Stefano Fassina, chief economic official for Bersani's center-left, said: "The scenario from the projections we have seen so far suggests there will be no stable government and we would need to return to the polls."


If the results are confirmed the only possibility looks like a "grand coalition" combining right and left, like the one Monti led for a year. But politicians said before the vote this could not work for long and would struggle to work decisively.


Monti helped save Italy from a debt crisis when Rome's borrowing costs were spiraling out of control, but few Italians now see him as the savior of the country, in its longest recession for 20 years.


Grillo's movement rode a huge wave of voter anger about both the pain of Monti's austerity program and a string of political and corporate scandals. It had particular appeal for a frustrated younger generation shut out of full-time jobs.


"I'm sick of the scandals and the stealing," said Paolo Gentile, a 49-year-old Rome lawyer who voted for 5-Star.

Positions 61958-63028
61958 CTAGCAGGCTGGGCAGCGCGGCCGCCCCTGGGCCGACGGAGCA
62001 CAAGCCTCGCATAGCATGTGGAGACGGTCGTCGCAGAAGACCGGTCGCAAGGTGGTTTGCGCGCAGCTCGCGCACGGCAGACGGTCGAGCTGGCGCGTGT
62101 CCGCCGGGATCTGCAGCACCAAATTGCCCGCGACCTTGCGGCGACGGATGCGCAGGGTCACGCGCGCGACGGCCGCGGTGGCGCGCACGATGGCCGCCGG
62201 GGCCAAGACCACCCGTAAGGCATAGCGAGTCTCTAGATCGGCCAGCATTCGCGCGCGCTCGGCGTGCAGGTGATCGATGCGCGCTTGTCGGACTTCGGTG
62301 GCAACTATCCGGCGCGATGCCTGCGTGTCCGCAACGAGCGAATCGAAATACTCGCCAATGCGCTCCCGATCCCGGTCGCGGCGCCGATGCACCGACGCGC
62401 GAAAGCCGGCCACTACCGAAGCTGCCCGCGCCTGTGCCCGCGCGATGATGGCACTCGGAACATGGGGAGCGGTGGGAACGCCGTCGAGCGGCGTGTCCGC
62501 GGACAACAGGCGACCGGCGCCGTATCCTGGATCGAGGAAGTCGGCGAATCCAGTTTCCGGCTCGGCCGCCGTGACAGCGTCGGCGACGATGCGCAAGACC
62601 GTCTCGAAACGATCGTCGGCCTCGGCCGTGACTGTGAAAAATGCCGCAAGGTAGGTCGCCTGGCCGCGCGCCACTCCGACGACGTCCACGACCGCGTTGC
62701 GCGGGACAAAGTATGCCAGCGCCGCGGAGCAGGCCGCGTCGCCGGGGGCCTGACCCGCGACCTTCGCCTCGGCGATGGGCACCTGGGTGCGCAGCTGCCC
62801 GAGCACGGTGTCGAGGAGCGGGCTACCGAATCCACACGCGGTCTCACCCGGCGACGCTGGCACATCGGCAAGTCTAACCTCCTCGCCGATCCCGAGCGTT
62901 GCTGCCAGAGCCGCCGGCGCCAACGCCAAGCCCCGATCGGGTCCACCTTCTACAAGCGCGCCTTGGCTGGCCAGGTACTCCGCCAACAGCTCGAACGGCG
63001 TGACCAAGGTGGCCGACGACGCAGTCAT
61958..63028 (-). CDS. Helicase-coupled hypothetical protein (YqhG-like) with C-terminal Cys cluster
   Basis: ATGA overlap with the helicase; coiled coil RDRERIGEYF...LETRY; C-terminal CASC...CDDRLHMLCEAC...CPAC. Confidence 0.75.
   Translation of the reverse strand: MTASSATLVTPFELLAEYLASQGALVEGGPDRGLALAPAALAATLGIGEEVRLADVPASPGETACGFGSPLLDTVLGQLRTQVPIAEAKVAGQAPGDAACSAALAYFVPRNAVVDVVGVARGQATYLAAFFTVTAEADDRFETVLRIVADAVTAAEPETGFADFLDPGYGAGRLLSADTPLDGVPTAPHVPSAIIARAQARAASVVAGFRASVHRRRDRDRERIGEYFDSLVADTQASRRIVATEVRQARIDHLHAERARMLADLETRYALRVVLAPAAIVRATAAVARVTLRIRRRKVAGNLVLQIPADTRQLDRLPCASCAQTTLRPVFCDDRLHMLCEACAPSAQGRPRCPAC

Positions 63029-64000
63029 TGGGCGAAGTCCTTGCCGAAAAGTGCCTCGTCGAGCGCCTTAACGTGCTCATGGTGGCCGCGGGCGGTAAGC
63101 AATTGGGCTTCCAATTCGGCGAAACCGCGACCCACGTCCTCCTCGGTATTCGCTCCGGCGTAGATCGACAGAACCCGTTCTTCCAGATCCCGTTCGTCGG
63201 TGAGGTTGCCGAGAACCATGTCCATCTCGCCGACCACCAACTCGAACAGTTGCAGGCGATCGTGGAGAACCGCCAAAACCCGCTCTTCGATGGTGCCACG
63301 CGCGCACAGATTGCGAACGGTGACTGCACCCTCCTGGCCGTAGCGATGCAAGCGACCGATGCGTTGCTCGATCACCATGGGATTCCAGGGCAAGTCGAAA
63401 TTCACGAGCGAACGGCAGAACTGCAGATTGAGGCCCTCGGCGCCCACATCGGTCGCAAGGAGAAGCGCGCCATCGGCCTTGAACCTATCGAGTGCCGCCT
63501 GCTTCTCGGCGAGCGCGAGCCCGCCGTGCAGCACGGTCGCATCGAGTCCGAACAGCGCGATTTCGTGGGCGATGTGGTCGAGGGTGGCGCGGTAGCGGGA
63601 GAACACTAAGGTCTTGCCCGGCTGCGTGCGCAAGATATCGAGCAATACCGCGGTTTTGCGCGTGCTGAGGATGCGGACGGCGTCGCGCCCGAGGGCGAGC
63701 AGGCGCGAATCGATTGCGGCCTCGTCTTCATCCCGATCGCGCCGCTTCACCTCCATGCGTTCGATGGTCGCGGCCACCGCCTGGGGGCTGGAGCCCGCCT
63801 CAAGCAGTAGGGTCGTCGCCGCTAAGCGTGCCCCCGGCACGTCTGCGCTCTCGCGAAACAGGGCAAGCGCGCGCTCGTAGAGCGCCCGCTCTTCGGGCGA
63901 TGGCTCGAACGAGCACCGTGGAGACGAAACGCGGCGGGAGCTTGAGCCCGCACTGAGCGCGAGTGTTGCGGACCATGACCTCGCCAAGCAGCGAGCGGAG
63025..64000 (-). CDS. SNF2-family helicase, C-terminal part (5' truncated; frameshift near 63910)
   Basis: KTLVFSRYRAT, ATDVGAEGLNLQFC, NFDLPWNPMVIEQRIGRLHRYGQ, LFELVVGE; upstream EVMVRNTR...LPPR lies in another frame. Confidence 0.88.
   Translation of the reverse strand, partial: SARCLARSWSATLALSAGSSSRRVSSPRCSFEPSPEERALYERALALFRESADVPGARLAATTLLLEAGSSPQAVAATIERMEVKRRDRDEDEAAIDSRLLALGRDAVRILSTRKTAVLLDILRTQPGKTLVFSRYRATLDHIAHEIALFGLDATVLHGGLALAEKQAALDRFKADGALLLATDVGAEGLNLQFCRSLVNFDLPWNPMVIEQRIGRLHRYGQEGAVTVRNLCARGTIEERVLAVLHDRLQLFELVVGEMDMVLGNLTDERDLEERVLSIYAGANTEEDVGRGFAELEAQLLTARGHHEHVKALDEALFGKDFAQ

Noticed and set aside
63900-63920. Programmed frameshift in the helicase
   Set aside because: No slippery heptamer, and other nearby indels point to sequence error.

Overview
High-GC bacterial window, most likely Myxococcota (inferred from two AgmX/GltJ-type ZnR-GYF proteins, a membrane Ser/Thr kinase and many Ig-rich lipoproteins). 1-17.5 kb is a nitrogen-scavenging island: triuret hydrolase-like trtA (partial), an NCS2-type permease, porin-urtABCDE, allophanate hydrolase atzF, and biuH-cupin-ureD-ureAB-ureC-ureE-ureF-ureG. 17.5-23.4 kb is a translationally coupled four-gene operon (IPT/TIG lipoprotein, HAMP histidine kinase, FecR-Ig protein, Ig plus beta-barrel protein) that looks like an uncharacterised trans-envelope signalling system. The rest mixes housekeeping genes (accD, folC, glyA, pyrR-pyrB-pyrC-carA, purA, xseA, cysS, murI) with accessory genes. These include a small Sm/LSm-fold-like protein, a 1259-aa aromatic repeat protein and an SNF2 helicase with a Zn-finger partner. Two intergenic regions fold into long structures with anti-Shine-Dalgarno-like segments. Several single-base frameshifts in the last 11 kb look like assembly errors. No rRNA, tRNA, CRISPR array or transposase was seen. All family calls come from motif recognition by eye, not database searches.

"We need some young, new people in parliament, not the old parties that are totally discredited."


Berlusconi, a billionaire media tycoon, exploited anger against Monti's austerity program, accusing him of being a puppet of German Chancellor Angela Merkel, but in many areas Grillo was a bigger beneficiary of public discontent.


Italy desperately needs a strong, reform-minded government to revive growth after two decades of stagnation and address problems ranging from record youth unemployment to a dysfunctional justice system and a bloated public sector.


Italians wrung their hands at prospects of an inconclusive result that will mean more delays to these reforms.


"It's a classic result. Typically Italian. It means the country is not united. It is an expression of a country that does not work. I knew this would happen," said 36-year-old Rome office worker Roberta Federica.


Another office worker, Elisabetta Carlotta, 46, shook her head in disbelief. "We can't go on like this," she said.


(Additional reporting by Stefano Bernabei, Steve Scherer, Gavin Jones, Naomi O'Leary and Giuseppe Fonte in Rome and Lisa Jucca in Milan; Writing by Barry Moody; Editing by Peter Graff)